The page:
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Old 11-14-2005, 08:28 AM
BarryK BarryK is offline
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Getting rid of waste.

Getting rid of waste.

The number one problem of a do-it at home painter is getting rid of waste “legally”.

Body shops pay certified haulers to haul away 55 gallons of drums of waste and this is very expensive. Some shops have recyclers that convert the waste to reusable gun cleaning thinner. These recyclers cost $1500 and up and will do 5 gallons a day and more depending how big of a unit you buy.

Now dumping waste outside the garage is one illegal and second can be very expensive if caught. Not counting fines it can cost $15,000 just for a 3 foot square area to have a certified company come and dig it up, clean the dirt and replace.
You are responsible even after you sell your house, if the new owner turns you in.

Here is a picture of three months of waste in my garage. I collect my wife’s kitty liter buckets and she buys dishwashing soap in the big buckets also.
Dump all your waste, primer, base, reducer, epoxy in the bucket it will continue to gel over time and if need be buy the cheapest can of activator and dump in and stir.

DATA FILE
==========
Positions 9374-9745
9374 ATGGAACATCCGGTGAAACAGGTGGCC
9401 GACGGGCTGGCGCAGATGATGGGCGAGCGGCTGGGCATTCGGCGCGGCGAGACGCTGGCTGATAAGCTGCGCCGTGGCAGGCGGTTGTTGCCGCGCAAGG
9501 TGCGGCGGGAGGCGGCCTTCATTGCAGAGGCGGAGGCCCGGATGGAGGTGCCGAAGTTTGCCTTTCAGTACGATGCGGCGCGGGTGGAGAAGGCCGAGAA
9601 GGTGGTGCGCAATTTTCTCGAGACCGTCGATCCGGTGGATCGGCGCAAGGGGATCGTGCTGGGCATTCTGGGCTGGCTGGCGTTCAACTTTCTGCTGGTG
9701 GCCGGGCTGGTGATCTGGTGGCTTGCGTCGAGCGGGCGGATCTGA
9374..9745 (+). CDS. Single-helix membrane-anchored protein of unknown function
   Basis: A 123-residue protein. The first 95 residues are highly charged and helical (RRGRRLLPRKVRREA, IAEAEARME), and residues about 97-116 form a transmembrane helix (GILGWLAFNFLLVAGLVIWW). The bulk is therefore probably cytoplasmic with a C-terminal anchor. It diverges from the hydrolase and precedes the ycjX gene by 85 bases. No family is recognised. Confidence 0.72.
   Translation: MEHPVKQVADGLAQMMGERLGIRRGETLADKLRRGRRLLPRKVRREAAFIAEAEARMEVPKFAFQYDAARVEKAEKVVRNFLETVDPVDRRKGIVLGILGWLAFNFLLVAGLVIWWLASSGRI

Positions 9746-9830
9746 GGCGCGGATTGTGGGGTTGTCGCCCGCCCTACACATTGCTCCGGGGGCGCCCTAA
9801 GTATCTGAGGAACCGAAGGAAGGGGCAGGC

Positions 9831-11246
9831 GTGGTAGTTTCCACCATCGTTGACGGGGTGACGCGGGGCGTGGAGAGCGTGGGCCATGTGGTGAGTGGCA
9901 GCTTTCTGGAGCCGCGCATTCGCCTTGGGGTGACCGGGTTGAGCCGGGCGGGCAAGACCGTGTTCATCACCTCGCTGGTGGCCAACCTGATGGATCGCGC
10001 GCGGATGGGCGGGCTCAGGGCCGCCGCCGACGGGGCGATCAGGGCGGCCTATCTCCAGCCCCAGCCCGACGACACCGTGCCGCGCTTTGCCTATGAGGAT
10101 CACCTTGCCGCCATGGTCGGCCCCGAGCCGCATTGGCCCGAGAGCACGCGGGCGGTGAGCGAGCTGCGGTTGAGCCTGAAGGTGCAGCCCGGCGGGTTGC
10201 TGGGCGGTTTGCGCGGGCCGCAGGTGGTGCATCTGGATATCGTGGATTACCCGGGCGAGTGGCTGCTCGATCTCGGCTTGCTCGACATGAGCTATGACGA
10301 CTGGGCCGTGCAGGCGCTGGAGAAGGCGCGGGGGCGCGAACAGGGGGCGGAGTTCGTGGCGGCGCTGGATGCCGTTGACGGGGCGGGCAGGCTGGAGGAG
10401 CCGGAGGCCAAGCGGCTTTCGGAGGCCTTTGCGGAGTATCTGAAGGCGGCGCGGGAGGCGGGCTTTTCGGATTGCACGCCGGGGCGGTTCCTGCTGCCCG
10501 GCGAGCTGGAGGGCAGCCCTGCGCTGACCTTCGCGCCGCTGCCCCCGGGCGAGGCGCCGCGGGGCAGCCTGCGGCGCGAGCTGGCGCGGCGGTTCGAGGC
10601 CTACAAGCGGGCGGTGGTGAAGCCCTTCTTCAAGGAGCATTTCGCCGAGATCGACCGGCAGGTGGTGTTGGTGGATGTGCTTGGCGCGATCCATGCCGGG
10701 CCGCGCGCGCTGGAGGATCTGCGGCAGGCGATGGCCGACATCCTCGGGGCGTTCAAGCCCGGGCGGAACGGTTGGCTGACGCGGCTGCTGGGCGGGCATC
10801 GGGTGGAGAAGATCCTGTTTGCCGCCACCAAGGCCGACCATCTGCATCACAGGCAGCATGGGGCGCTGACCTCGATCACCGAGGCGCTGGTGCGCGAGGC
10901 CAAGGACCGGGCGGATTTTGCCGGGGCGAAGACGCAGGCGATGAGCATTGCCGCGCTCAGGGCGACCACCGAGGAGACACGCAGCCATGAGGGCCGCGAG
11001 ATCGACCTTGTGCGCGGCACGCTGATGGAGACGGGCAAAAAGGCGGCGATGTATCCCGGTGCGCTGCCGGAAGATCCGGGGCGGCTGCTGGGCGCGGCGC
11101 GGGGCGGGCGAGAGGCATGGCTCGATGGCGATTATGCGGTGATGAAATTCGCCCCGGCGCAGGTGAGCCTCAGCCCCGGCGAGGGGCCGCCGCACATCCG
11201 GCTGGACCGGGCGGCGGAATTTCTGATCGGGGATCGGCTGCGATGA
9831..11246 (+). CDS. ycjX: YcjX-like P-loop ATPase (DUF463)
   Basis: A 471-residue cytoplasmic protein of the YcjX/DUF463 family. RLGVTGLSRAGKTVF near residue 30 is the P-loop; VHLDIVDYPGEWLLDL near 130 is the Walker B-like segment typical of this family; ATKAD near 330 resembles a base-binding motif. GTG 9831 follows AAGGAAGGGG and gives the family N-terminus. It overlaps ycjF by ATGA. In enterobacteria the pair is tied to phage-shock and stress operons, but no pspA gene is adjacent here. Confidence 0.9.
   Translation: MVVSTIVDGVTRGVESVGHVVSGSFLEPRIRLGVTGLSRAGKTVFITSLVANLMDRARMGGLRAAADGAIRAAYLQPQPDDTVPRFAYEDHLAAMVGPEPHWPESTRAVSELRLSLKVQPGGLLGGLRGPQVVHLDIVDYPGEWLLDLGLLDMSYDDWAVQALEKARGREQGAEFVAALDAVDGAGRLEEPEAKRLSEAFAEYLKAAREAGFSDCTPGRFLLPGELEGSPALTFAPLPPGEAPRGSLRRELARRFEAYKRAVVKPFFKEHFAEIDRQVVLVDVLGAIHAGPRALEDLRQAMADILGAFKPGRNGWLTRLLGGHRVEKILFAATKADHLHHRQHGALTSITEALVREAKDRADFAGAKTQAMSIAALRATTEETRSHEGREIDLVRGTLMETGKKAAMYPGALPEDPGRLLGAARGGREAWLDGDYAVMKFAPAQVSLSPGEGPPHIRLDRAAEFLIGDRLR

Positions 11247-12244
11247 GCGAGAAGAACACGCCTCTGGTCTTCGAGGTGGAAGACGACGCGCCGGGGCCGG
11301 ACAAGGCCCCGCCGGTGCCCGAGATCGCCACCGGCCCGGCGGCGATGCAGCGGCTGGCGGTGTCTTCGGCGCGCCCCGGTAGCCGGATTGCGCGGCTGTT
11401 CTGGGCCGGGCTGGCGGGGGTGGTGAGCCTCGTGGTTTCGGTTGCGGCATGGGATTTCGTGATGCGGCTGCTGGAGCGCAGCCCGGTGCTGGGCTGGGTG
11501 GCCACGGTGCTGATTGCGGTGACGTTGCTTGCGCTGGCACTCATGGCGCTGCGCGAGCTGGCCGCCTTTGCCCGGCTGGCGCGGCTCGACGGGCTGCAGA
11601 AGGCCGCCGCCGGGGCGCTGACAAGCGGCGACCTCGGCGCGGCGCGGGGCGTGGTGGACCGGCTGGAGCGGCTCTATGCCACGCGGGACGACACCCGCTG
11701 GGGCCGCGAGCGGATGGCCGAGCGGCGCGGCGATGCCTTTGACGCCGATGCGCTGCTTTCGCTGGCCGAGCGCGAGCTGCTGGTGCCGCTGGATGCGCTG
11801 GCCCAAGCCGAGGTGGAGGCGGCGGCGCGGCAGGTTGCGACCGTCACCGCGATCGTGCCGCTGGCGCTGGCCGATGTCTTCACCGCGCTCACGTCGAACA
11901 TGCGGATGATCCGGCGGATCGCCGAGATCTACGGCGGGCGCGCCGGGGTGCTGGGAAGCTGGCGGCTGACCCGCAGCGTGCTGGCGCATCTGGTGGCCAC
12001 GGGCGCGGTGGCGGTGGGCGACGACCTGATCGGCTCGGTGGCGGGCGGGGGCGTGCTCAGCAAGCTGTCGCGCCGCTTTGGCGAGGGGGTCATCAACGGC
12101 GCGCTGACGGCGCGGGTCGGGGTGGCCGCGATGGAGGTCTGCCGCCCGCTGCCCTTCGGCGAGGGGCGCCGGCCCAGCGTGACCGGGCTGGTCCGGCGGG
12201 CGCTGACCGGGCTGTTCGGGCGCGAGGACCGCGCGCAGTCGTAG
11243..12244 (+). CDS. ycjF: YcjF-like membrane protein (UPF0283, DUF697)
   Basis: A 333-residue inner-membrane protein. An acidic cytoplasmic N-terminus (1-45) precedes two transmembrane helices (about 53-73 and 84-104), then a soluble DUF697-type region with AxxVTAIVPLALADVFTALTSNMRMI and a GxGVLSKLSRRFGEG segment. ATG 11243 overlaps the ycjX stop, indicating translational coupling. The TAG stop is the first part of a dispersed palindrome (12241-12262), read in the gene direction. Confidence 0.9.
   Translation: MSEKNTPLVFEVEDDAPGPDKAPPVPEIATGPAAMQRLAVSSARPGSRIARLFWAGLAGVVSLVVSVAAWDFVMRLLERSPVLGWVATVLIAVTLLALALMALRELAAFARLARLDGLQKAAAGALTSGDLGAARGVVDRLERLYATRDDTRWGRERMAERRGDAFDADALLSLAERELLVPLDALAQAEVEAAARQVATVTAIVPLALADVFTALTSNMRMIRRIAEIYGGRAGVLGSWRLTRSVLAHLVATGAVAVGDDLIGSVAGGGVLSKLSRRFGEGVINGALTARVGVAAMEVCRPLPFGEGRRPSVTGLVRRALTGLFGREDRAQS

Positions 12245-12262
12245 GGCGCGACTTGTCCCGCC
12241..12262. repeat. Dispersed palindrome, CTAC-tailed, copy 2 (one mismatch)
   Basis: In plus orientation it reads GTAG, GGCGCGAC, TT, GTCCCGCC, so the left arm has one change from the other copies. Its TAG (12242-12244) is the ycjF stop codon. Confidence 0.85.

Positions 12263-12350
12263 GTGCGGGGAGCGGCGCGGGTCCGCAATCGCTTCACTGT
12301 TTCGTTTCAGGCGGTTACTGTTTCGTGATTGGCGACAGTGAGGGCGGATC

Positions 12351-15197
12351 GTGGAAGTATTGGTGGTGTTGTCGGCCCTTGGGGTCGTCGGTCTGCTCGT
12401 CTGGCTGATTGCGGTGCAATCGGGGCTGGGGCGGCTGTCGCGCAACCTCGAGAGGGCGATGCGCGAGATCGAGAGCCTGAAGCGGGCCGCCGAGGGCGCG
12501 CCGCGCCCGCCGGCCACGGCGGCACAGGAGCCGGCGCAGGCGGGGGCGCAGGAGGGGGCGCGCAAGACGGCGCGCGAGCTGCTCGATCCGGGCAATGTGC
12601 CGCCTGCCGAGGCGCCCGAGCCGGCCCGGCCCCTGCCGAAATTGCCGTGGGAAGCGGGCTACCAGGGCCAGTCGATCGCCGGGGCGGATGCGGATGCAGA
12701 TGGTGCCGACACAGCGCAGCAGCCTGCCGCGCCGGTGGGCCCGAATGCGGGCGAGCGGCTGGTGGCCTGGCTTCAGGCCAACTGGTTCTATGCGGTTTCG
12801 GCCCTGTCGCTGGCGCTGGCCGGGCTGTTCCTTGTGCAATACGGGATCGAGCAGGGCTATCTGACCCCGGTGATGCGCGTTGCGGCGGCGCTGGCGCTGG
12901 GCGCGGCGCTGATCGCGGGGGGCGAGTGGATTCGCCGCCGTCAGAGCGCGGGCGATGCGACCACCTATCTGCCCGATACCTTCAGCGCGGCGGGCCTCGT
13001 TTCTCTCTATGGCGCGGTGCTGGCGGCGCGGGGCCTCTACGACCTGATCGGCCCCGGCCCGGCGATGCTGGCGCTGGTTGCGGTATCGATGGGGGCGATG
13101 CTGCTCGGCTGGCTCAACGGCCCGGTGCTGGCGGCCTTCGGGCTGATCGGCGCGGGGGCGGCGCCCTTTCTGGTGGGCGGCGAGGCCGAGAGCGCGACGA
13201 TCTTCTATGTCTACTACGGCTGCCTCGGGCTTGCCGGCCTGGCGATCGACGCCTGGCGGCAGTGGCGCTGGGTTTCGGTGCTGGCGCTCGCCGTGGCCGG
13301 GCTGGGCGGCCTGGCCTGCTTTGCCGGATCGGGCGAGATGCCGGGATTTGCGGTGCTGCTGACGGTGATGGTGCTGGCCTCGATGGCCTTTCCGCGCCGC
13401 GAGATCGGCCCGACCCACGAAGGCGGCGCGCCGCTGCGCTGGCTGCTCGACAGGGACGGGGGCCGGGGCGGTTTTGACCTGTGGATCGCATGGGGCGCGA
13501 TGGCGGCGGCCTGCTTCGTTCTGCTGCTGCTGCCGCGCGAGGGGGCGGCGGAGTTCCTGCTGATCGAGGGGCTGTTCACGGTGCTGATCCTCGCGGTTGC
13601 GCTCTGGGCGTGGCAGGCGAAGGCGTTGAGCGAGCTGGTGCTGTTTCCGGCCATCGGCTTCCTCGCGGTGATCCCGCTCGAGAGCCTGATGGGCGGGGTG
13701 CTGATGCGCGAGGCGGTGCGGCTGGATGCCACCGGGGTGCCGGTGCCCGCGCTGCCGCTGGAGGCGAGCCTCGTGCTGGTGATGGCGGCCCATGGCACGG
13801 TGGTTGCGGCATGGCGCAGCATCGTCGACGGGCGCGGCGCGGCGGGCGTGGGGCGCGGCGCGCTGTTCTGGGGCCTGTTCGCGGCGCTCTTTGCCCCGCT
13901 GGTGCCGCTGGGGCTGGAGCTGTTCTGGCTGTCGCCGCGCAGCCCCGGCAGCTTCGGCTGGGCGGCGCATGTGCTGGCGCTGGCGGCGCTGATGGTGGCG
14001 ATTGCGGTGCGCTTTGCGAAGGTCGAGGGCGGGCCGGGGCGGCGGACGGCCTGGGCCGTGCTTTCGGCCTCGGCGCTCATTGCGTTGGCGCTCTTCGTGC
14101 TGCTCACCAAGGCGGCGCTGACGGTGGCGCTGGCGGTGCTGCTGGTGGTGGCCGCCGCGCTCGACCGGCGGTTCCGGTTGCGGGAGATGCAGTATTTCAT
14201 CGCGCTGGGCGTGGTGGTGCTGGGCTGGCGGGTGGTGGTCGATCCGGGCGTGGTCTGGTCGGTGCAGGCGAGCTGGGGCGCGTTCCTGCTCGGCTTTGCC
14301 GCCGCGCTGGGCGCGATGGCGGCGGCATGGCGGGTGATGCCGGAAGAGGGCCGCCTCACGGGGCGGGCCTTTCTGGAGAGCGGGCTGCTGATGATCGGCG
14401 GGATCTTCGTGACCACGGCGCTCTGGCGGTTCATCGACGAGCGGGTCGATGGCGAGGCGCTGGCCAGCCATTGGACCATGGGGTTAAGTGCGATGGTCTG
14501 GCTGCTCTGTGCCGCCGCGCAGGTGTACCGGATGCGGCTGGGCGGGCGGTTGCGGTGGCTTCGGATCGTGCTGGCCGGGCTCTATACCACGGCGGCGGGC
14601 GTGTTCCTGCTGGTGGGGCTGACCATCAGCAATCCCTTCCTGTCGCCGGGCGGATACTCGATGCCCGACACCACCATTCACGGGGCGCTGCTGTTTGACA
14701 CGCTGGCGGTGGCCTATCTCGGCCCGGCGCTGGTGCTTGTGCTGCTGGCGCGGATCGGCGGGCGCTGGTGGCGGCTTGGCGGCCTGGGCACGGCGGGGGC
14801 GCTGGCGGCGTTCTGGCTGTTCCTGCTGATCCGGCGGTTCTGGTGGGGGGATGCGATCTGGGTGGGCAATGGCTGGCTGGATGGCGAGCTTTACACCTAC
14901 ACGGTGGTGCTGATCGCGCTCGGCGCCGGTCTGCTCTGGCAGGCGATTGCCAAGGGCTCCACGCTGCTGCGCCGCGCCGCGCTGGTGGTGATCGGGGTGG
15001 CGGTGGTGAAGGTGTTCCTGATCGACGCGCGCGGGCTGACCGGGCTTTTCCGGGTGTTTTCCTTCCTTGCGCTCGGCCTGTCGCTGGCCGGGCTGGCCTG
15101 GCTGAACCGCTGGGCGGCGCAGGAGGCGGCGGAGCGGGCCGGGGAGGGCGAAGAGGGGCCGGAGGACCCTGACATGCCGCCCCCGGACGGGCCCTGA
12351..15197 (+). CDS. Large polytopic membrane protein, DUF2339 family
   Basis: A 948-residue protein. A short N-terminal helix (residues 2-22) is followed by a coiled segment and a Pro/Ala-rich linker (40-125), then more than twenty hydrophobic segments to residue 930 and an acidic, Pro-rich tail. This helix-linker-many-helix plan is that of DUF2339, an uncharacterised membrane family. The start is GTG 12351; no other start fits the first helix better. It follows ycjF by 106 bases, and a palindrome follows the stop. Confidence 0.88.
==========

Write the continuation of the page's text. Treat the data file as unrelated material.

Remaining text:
It is totally illegal to dump liquid paint in you dumpster or garbage can but once in a gelled or dry form it is totally legal to place out for the garbage man to pick up.
You’re looking at 30lbs in the picture.

Another area of high volume waste is cleaning a dirty gun that has plugged up, this can result in 2-3 quarts of urethane reducer or lacquer thinner.

In the picture you will see a gallon of carb cleaner, cost is about $24, this can replace a can I had use for over 10 years. It has a tray for the cap and needle and NOTHING will clean a gun faster than carb cleaner.
The carb cleaner will not hurt plastic cups or the plastic tops, nor will it hurt the guns that are anodized.
Five minutes of soaking, hit the gun with a brush and dip again and wipe dry and run a shot glass of thinner through the gun and you’re ready to go.
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